Monday, January 27, 2020

Mystery Monday: Leslie Ford

Mystery Monday: Leslie Ford

With all of my research into the Golden Age of Detective Fiction, I'm always surprised when I unearth yet another writer I've not heard of. Leslie Ford is the pseudonym for Zenith Jones Brown who also wrote under Brenda Conrad and David Frome. In the forty years she was active, she published over sixty novels. Her series characters were Lieutenant Joseph Kelly, Grace Latham, and Colonel John Primrose, Mr. Pinkerton, and Sergeant Buck.

Zenith was born in California in 1898 and grew up in Tacoma, Washington. Her parents were both from Maryland - her father from Chestertown, and her mother from the famous Calvert family. After graduating from the the University of Washington, she worked as an assistant to the editor and circulation manager for Dial magazine, a journal published intermittently between 1840 and 1929. Little is known about her husband Ford K. Brown, but at some point they moved to London where Zenith used her first nom de plume David Frome.

By 1931, the couple was back in the U.S. and living in Annapolis, Maryland as a result of her husband taking a professorship at St. John's College. Shortly, thereafter Zenith started writing mysteries under the name Leslie Ford. Many of her books ran as serials in The Saturday Evening Post, and she had quite a few short stories published in anthologies.

During WWII, she became certified as a war correspondent for the U.S. Air Force in England and the Pacific. In addition to her reporting, she wrote novels featuring nurses as the protagonists under the name Brenda Conrad.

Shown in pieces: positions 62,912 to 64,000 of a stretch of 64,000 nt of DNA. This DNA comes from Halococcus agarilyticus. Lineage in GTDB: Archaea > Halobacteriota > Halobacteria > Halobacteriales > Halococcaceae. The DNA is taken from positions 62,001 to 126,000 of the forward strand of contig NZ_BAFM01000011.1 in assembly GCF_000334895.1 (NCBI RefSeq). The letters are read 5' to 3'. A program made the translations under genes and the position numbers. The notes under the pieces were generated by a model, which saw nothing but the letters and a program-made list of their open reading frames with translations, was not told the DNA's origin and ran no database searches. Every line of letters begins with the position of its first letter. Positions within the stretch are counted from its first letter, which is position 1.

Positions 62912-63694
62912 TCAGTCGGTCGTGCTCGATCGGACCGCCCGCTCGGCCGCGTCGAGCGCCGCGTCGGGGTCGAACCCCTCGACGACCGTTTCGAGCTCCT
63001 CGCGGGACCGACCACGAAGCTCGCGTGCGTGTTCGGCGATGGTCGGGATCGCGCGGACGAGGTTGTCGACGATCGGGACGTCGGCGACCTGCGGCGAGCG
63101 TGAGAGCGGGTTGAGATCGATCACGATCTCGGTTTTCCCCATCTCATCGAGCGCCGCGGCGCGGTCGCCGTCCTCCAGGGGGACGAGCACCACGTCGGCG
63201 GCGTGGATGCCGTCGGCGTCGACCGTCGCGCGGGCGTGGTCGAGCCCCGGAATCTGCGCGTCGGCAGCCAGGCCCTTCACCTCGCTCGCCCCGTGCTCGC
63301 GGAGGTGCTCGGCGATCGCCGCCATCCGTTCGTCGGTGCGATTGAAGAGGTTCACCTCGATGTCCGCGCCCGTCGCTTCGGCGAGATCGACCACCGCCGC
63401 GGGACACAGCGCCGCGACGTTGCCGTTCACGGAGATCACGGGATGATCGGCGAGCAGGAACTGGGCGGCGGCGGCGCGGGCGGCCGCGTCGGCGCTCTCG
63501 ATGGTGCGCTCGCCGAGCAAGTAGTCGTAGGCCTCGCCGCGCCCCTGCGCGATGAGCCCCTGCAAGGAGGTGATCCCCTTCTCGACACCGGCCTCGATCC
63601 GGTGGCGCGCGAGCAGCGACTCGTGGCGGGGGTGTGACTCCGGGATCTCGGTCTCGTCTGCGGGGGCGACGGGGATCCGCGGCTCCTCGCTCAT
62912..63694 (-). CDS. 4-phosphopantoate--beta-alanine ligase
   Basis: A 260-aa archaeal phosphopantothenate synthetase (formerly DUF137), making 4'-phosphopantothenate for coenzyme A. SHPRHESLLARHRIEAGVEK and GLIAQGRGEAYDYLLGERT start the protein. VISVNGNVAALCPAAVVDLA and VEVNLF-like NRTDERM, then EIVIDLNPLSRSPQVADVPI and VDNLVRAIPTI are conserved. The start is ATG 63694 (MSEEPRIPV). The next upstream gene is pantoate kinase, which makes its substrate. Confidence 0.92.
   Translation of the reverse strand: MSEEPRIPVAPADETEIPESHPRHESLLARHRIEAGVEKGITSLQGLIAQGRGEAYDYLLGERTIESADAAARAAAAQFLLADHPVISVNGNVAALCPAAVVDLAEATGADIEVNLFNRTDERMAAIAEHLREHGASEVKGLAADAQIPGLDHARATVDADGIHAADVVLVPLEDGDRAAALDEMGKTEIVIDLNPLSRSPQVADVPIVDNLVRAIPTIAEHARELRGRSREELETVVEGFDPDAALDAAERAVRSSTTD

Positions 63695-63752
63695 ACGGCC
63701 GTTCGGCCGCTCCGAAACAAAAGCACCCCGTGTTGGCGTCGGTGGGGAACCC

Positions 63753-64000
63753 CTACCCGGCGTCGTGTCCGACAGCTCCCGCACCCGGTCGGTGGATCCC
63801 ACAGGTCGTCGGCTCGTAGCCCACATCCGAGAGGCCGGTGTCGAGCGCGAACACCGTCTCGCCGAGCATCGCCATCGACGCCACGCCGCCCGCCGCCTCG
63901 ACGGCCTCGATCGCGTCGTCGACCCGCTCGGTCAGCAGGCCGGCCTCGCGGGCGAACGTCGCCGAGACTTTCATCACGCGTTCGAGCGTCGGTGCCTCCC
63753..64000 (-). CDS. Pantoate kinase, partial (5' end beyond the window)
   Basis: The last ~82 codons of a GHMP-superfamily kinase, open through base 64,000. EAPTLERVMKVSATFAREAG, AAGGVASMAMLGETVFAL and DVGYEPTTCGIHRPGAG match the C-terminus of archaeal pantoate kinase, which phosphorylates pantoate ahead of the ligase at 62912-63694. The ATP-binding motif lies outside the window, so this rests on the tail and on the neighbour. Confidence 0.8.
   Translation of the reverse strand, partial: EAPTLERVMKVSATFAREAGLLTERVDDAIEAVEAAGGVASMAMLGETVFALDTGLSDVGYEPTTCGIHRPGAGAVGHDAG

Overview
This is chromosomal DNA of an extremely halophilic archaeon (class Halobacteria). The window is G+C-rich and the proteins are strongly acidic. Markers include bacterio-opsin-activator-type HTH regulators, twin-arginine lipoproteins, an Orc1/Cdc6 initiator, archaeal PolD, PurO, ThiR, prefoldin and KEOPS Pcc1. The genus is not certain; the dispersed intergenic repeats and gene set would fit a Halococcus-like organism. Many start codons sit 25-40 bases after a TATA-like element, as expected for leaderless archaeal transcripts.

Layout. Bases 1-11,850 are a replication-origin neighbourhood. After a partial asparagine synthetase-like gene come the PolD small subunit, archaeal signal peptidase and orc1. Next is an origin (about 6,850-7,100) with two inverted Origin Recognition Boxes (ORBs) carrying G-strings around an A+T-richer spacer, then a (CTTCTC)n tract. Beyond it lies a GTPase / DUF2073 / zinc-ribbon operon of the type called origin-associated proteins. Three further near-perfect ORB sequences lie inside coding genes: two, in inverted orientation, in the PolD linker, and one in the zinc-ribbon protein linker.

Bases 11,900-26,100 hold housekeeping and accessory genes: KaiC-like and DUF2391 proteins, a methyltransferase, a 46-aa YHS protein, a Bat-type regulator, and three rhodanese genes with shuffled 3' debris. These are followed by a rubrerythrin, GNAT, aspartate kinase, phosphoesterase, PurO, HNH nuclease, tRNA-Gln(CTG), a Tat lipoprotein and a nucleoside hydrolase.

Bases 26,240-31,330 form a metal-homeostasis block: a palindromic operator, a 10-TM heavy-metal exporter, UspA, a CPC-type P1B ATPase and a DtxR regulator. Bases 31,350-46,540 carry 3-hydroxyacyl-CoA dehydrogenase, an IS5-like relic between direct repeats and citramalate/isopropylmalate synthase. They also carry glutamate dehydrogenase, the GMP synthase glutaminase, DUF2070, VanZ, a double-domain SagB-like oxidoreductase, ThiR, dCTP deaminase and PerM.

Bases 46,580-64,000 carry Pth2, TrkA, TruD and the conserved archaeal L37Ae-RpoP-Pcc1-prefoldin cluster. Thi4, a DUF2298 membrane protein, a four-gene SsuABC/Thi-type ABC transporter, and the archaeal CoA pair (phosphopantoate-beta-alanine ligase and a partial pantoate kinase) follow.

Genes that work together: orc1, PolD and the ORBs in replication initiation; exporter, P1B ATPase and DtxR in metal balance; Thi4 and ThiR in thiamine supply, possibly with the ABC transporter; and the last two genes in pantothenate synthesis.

According to an article in the Baltimore Sun, Ms. Brown was a fast writer, racking up as many as 12,000 words in one day. Fast paced, the books contained tangled plots and evocative descriptions of the locales such as Baltimore, Charleston, Georgetown, and Savannah.

She once state that "mystery fiction is written to entertain, not to instruct. I don't regard it as "literature" or of lasting value." In a 1946 interview Ms. Brown commented that "I believe in getting the murder over quickly and proceeding to the emotional complications." Prior to beginning a story, she would visit the location as well as speak to the local police.

Another prolific author whose books have faded into obscurity. Well worth a read, check with your local library to see if they're lucky enough to carry one or two of her novels.


It’s been six months since Ruth Brown followed clues to England and discovered the identity of her sister’s killer. War continues to rage as Ruth reports on food shortages, the black market, evacuation of London’s children, and the bravery of the British people.

When a bombing raid destroys her home and unearths a twenty-year-old skeleton in the cellar, her reporter’s senses tingle in anticipation of solving another mystery. Unfortunately, the by-the-book detective inspector assigned to the case is not interested in her theories. As Ruth investigates the case on her own, she butts heads with the handsome policeman.

Will she get to the bottom of the story before the killer strikes again?

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